As it’s a Samsung Note, and because it costs over £1,000, the specs have to be the absolute best available. And generally they are. I didn’t have any performance issues at all while using the Note 20 Ultra. It breezed through any task I threw at it, whether that be gaming, taking pictures, or multitasking. It didn’t even drop a frame. When we spoke to Samsung before the launch of the phone, Paul told us that the data shows people are holding onto their phones for longer than they used to. So thankfully, if you buy this phone you won’t have to worry about it being unable to run the latest games for quite a few years. However, the level of performance and battery life you’re going to get from your Note 20 Ultra depends on which region you bought the phone in.

If you’re in the USA you’ll be getting the full-fat Samsung Note 20 Ultra which comes with a Snapdragon 865+, 12GB of RAM and either 256GB or 512GB of storage. That is fantastic, pretty much the best money can buy. If you buy the Samsung Note 20 Ultra pretty much anywhere else it comes with Samsung’s own Exynos 990 chip. While this is a very powerful and capable chip, it benchmarks lower than the 865+ and can have issues with thermals during long gaming sessions. I’m not saying this is a reason not to buy the phone, I still think it’s a very good chip powering a very good phone. It’s just a bit frustrating living with the knowledge that I’d be getting a better version of the phone for the same price if I was just living somewhere else.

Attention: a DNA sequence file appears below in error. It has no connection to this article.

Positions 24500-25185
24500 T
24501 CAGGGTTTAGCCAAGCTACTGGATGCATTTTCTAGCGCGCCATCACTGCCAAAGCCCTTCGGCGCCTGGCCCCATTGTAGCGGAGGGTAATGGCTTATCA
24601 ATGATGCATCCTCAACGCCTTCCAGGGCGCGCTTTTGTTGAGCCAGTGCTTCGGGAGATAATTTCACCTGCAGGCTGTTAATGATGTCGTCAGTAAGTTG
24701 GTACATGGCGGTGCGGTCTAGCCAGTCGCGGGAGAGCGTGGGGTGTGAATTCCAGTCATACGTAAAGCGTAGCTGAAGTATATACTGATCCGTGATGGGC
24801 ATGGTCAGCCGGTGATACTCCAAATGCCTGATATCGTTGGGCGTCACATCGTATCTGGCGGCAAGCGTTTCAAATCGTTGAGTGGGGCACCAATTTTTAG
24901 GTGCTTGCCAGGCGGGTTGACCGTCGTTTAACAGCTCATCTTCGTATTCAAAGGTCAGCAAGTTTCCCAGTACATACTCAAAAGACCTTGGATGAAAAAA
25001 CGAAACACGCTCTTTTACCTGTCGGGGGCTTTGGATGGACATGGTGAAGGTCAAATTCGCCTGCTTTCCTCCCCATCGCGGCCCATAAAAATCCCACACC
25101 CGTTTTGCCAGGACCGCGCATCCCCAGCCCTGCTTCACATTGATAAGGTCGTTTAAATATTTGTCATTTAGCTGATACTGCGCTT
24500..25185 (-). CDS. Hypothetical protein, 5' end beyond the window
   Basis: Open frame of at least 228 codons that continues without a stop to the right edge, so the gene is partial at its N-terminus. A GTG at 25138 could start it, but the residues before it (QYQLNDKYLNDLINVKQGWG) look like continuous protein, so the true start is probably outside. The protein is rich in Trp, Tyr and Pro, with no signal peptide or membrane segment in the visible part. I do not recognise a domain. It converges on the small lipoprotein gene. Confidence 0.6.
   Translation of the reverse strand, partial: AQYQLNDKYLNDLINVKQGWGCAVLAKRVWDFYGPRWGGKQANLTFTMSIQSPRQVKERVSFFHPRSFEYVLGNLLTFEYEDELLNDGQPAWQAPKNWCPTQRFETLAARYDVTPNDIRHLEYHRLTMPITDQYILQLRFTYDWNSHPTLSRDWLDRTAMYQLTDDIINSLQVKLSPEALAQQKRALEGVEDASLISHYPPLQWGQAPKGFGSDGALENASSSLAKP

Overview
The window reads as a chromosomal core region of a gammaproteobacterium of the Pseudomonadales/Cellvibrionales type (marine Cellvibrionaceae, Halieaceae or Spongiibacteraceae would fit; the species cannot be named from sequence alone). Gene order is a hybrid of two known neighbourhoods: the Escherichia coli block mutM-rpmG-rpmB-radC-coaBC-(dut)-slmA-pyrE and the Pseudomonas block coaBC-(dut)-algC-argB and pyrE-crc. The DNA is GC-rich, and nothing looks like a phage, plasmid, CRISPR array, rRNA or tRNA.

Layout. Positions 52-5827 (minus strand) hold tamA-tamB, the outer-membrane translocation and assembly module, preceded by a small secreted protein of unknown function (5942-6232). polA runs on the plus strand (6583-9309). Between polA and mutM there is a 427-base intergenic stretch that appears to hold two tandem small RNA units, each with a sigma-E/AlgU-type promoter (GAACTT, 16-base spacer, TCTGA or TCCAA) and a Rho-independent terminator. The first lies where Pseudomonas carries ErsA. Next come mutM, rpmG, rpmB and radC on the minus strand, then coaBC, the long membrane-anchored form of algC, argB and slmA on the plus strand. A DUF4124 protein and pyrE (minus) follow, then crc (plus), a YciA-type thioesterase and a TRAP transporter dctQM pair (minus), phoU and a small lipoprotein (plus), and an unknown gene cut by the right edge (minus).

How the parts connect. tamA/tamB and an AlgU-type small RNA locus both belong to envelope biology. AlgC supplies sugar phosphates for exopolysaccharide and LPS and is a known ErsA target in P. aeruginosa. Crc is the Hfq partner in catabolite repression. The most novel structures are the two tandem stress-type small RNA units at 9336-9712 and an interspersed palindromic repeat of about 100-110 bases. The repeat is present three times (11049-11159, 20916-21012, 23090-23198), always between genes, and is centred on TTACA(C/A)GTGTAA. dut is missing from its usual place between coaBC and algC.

Now let’s talk about the cameras. There is a lot to say about these, but as the rest of this review is so long I’ll keep it short and sweet. They are fantastic. The 108MP main sensor is brilliant. It takes incredible still images and surprisingly great video at up to 8K resolution. This is the same sensor Samsung used in the S20 Ultra which had issues focusing on close up subjects due to its size, but I’m glad to report thanks to a laser autofocus this issue has been fixed. The other cameras are excellent too. There’s a 12MP ultra-wide camera and a 12MP telephoto periscope camera, and both take brilliant photos and videos. The telephoto periscope camera can zoom all the way up to 50x which is a cool party piece, but actually its strength lies at between 2x and 10x. It takes pictures in that range of zoom which lose almost no quality and that’s an impressive feat! By default all the pictures taken with this phone have that, now trademark, Samsung look. Everything is super colourful and bright. I do generally like this look, but in scenes with a lot of natural colour I do find myself tweaking the pictures a bit to make them less overwhelming. The night mode on the Note 20 Ultra is also brilliant. Overall, you will not be disappointed with the cameras.